uri templates: NFKC or NFC

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uri templates: NFKC or NFC

Roy T. Fielding
The URI Templates draft currently requires use of the NFKC for
normalization of Unicode strings.  I've never understood why
that is, considering that IRI does no require it and
browsers appear to use NFC (if anything).  Also, it should only
apply to the expansions -- the literal parts don't need to be
normalized.

Should I change it to NFC?

....Roy

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Re: uri templates: NFKC or NFC

Chris Weber-4
On 7/14/2011 4:31 PM, Roy T. Fielding wrote:

> The URI Templates draft currently requires use of the NFKC for
> normalization of Unicode strings.  I've never understood why
> that is, considering that IRI does no require it and
> browsers appear to use NFC (if anything).  Also, it should only
> apply to the expansions -- the literal parts don't need to be
> normalized.
>
> Should I change it to NFC?
>
> ....Roy
>

 From my recent test results, Safari was the only browser applying NFC
to an IRI path, query, and fragment parts.  Chrome applied NFC to the
fragment part only, and the others did not apply NFC anywhere.  Needless
to say this results in an interop problem.  An overview of the results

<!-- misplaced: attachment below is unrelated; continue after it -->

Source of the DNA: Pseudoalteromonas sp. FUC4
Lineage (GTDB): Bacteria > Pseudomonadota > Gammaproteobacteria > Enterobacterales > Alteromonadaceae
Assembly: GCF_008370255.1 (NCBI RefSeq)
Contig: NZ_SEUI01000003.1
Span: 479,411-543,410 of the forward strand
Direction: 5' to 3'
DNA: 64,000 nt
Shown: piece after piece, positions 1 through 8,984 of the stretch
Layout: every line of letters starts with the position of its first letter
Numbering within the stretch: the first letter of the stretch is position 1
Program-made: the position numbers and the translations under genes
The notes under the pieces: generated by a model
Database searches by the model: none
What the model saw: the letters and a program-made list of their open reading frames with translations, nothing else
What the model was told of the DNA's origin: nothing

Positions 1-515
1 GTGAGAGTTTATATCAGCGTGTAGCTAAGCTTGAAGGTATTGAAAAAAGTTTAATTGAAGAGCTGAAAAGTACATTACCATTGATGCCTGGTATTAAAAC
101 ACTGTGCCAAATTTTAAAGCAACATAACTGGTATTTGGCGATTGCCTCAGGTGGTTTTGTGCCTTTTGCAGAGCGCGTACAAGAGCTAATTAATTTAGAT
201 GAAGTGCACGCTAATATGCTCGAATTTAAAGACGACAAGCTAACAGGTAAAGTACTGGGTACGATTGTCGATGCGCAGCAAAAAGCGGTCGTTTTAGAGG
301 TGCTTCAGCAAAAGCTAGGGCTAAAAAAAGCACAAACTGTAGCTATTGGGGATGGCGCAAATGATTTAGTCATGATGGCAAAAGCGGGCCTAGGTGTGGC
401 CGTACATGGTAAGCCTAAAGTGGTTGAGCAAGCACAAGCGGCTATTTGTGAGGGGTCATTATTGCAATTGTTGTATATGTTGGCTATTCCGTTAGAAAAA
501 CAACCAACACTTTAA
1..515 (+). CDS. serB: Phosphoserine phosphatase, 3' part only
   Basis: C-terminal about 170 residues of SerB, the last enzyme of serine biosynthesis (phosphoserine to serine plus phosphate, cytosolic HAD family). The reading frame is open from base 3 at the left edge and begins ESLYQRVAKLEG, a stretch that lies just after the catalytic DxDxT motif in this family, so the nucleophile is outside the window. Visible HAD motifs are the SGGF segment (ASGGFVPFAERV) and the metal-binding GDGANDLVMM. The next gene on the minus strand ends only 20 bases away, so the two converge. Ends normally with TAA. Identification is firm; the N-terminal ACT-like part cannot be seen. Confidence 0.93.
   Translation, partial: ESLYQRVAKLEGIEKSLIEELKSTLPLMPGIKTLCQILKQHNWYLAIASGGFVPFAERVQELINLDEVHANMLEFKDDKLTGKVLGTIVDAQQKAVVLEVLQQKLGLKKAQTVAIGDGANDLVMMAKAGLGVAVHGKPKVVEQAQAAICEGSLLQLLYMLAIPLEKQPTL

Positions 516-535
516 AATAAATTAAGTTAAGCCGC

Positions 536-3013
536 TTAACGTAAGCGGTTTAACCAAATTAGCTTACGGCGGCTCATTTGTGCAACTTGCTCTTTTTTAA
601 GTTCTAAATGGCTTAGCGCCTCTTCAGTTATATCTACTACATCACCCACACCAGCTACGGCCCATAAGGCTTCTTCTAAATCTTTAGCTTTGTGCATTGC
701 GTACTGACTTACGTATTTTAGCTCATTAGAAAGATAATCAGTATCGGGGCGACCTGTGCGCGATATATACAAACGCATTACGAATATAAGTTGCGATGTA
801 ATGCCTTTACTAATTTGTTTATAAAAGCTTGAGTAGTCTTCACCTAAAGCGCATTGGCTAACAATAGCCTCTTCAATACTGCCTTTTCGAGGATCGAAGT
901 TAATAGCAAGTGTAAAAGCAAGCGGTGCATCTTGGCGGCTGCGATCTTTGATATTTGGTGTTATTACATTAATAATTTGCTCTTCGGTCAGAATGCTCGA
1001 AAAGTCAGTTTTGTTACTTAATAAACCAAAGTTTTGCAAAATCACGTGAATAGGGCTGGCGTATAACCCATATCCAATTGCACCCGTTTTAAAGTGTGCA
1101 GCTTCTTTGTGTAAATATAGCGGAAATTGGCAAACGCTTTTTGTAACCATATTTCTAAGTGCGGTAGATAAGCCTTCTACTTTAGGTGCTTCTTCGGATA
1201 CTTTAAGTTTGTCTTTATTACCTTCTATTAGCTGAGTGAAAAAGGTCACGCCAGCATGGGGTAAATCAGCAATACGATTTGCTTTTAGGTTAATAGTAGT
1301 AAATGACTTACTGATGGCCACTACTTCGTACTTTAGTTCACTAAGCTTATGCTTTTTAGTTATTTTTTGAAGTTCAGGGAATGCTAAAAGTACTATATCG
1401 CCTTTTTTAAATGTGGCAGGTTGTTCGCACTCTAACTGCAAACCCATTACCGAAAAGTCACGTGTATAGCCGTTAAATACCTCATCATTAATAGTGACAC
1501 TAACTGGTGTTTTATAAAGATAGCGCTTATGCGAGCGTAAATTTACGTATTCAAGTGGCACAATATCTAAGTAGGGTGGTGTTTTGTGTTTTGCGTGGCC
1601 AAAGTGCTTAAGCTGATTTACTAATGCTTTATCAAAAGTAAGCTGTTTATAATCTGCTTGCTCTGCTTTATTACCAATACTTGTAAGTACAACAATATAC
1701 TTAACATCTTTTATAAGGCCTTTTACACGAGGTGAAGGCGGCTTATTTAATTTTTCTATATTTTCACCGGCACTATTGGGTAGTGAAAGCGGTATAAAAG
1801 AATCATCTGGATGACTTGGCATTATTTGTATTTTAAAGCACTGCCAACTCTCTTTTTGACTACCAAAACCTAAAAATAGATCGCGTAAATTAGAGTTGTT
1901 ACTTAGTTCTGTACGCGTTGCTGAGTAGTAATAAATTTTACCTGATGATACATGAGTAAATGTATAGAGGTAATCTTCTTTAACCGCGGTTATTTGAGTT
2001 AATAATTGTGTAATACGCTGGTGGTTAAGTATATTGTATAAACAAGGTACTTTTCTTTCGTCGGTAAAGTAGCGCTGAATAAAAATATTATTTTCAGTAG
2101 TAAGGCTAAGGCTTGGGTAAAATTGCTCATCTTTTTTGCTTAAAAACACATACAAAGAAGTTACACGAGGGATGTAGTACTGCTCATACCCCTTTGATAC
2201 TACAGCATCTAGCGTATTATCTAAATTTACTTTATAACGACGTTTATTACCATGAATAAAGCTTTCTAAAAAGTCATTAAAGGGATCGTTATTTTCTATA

are up at:

https://spreadsheets.google.com/spreadsheet/ccc?key=0AifoWoA0trUndEZSTlRRNnd5MzE3N3RYOVlIVFFMREE&hl=en_US#gid=5

And raw results including the test case fragments are up at:

https://spreadsheets.google.com/spreadsheet/ccc?key=0AifoWoA0trUndEZSTlRRNnd5MzE3N3RYOVlIVFFMREE&hl=en_US#gid=3

I was testing browsers in HTML Quirks mode using a UTF-8 charset
declaration set by the HTTP Content-Type header.  My observations were
based on a) the way an anchor href was parsed in the DOM, and b) the way
the HTTP GET request was sent on the wire.

Best regards,
Chris


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RE: uri templates: NFKC or NFC

Phillips, Addison-2
In reply to this post by Roy T. Fielding
>
> The URI Templates draft currently requires use of the NFKC for normalization
> of Unicode strings.  I've never understood why that is, considering that IRI does
> no require it and browsers appear to use NFC (if anything).  Also, it should only
> apply to the expansions -- the literal parts don't need to be normalized.
>
> Should I change it to NFC?
>

Most definitely! NFKC destroys some real semantic differences (whereas NFC is generally considered fairly benign). It could even introduce some visual oddities, such as the character U+00BC (vulgar fraction one quarter) becoming the sequence "1/4" (albeit the / is not %2F it is U+2044 FRACTION SLASH)

That said, the trend in IRI (and elsewhere) is away from mandatory normalization in processing. If IRIs do not require NFC (which I don't believe that they will or should), then having a requirement for it in URI Templates will mean that there are some IRIs that cannot be represented using a template (because the difference in the IRI is normalized away in the template).